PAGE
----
Sports such as rugby, football and hockey are all a significant cause of knee injuries as all of these activities require some sort of pivoting action; however we tend to see seasonal variations in knee injuries.

A popular pursuit in winter is skiing. As skiing is a strenuous sport, we see many skiing related injuries. However, risks can be minimized by making sure you are fit to ski. This can be achieved by ski fitness training either with help of a physiotherapist or a sports specific trainer.

If you are unfortunate enough to sustain a knee injury skiing, medical care on most ski resorts is very good and Doctors will probably splint the injured knee and obtain an X-ray.

Once home, the knee should be assessed by a ‘specialist’ in knee injuries to make a definitive diagnosis. This will involve taking a full history and assessment of the knee joint. It is not uncommon to get associated injuries. X-rays are good at looking for fractures, but ‘soft tissue’ knee injuries require MRI scanning to identify the injury more precisely.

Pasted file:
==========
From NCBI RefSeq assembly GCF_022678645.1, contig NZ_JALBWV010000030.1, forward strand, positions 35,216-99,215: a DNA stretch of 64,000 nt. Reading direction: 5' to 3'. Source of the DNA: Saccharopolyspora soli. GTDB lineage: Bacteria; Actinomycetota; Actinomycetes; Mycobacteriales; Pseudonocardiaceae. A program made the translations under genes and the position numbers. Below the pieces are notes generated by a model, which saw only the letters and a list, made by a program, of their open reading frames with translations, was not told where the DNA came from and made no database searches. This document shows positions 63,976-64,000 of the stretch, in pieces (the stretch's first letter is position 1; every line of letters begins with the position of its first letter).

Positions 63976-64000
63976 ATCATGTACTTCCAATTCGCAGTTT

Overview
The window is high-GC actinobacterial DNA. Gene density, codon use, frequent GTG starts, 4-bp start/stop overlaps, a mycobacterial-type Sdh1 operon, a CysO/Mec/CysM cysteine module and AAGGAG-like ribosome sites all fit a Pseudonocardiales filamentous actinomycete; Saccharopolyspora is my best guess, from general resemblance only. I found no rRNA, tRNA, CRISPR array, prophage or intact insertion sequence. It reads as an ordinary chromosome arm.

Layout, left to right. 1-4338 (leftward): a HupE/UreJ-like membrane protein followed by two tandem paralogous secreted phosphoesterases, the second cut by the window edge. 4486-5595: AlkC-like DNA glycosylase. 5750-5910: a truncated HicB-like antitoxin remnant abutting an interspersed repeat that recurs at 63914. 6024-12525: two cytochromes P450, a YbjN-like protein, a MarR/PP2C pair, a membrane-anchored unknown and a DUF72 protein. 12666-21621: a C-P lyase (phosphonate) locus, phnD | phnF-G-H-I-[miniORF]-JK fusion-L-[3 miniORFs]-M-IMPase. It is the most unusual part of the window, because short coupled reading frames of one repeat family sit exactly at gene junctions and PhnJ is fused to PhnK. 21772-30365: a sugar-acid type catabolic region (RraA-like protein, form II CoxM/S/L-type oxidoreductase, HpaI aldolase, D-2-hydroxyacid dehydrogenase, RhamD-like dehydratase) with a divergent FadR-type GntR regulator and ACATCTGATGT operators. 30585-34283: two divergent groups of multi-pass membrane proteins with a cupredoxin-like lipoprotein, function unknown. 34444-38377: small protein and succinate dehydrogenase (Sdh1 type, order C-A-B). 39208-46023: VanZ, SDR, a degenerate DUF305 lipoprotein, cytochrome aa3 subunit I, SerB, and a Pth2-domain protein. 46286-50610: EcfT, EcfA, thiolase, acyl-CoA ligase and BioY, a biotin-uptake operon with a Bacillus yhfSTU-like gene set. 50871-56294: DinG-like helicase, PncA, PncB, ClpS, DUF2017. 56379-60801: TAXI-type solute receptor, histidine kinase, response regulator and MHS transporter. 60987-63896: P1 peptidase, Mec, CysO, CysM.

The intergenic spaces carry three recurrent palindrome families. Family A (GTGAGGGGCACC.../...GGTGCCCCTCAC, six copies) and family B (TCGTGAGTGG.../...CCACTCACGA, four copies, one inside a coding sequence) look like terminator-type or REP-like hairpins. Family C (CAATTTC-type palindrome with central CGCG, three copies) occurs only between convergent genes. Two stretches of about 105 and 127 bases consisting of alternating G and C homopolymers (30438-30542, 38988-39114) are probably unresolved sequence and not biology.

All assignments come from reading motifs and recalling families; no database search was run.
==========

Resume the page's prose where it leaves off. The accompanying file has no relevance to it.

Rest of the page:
Common combinations of knee injuries are the ‘terrible triad’ of anterior cruciate ligament rupture, medial meniscus (cartilage) tear and medial (on inner side of the knee) collateral ligament tear. After the diagnosis, a plan can be made for rehabilitation of the knee involving physiotherapy but may require reconstructive surgery. If surgery is needed this is usually carried out using ‘keyhole’ (arthroscopic) techniques.

This article was written by Mr. HS Gosal, Consultant Orthopaedic Surgeon. Mr. Gosal practices at Nuffield Health Cheltenham Hospital and at the Linton House Clinic, Cobalt Imaging Centre, Cheltenham.

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